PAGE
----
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Noxen Twp. mulls changes in wind park ordinance  

Noxen Township will hold a special meeting tonight to discuss changes suggested by BP Alternative Energy officials to a proposed wind park ordinance.

“BP’s solicitor took our ordinance and picked it apart and told us what wouldn’t stand up in a court of law. … We already had an ordinance ready to be adopted. They came in and said they didn’t like it and asked if they could make some changes,” township Supervisor Carl Shook said. “They said this wouldn’t stand up in the court of law, but we took this ordinance from another municipality that already went through this.”

BP Alternative Energy, part of the former British Petroleum, hopes to construct as many as 90 turbines on South Mountain, which encompasses more than 100,000 acres. The potential site is called the Mehoopany Wind Energy Project, but will likely cross three townships, including Mehoopany, Forkston and Noxen.

Much of South Mountain is owned by Tunkhannock-based Deer Park Lumber Inc., though the South Mountain Landowners Association also retains some rights, according to Wyoming County planner Paul Weilage.

BP questioned the legality of several portions of the ordinance, including permitting fees and sections that allude to contractual obligations rather than licensing requirements, and suggested an example ordinance that it approves.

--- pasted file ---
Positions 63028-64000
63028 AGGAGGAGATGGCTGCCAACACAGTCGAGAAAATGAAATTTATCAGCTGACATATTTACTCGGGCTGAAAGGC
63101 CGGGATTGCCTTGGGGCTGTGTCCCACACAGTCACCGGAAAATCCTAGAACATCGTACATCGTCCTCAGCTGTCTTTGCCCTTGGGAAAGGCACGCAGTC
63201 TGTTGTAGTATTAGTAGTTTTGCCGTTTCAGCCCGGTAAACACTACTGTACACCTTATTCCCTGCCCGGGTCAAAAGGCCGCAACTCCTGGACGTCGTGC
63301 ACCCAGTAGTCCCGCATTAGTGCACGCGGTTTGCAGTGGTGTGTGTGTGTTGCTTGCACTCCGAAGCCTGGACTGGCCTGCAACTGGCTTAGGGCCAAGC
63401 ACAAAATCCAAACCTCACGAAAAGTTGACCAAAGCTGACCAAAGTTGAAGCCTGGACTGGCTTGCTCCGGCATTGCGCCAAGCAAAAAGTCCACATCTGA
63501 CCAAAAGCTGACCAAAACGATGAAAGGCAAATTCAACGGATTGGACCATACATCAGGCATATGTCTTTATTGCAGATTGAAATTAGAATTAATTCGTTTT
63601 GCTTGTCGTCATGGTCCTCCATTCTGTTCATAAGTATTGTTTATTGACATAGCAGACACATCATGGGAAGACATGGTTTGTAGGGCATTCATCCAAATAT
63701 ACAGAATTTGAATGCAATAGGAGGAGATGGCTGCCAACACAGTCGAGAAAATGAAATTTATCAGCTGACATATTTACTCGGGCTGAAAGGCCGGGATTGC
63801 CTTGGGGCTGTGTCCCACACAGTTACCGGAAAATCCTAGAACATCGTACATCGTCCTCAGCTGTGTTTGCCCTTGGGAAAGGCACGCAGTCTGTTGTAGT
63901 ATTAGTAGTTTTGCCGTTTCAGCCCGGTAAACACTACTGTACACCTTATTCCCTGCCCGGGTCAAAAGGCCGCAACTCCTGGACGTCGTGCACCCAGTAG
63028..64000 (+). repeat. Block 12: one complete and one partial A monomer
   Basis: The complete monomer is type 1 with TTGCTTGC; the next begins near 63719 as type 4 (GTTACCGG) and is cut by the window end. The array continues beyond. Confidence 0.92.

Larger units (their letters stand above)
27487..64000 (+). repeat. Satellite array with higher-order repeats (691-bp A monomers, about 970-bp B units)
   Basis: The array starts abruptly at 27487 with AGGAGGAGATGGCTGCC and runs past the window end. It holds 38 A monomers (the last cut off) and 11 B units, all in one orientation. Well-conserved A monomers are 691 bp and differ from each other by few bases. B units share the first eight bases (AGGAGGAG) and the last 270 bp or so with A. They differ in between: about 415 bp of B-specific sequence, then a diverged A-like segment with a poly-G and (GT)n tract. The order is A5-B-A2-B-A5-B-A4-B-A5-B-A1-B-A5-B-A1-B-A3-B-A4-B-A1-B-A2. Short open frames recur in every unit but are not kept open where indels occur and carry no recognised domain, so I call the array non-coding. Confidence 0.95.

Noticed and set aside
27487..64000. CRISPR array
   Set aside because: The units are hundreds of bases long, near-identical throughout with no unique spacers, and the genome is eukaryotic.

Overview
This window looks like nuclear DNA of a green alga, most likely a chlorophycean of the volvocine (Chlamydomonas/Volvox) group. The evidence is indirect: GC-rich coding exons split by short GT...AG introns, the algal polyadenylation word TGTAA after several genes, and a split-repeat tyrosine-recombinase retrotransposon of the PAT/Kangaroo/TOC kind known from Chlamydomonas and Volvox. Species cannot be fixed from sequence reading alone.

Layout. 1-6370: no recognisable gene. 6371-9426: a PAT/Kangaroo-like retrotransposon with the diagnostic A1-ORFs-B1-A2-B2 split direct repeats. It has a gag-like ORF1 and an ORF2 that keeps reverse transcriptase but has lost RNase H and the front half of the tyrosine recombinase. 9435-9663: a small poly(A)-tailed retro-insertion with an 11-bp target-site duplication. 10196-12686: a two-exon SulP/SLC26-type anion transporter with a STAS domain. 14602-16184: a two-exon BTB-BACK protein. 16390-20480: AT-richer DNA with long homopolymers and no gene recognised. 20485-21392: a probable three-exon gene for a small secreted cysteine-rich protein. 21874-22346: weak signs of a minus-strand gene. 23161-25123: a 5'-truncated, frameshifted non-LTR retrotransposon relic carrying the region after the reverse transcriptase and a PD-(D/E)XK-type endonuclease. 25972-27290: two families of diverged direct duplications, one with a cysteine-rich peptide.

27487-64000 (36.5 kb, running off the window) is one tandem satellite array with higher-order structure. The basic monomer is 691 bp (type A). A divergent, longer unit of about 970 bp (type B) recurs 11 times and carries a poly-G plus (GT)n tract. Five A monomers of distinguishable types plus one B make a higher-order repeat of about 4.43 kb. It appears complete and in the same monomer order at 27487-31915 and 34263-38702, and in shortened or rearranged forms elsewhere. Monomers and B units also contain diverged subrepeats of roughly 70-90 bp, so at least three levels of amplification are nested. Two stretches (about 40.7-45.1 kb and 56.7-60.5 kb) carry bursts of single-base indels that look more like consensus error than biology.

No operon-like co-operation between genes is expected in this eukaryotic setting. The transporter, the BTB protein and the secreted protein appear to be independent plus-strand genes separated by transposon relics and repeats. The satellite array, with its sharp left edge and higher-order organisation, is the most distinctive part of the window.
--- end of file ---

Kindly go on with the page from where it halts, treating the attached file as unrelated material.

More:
Shook said some of the company’s suggestions seem valid and might be incorporated, but he questioned the company’s motives for fighting the expense of permitting fees when it’s willing to pay handsomely to acquire land.

“They’re willing to pay these land owners big bucks, but they’re griping over a few thousand dollars,” he said.

A BP representative did not return a call for comment.

A new supervisor also will be approved at the meeting to replace Harry Creasing, who died recently, Shook said.


The meeting is scheduled for 6 p.m. today at the old Noxen School.

By Rory Sweeney
Staff Writer

Times Leader

22 August 2007

This article is the work of the source indicated. Any opinions expressed in it are not necessarily those of National Wind Watch.

The copyright of this article resides with the author or publisher indicated. As part of its noncommercial effort to present the environmental, social, scientific, and economic issues of large-scale wind power development to a global audience seeking such information, National Wind Watch endeavors to observe “fair use” as provided for in section 107 of U.S. Copyright Law and similar “fair dealing” provisions of the copyright laws of other nations. Send requests to excerpt, general inquiries, and comments via e-mail.

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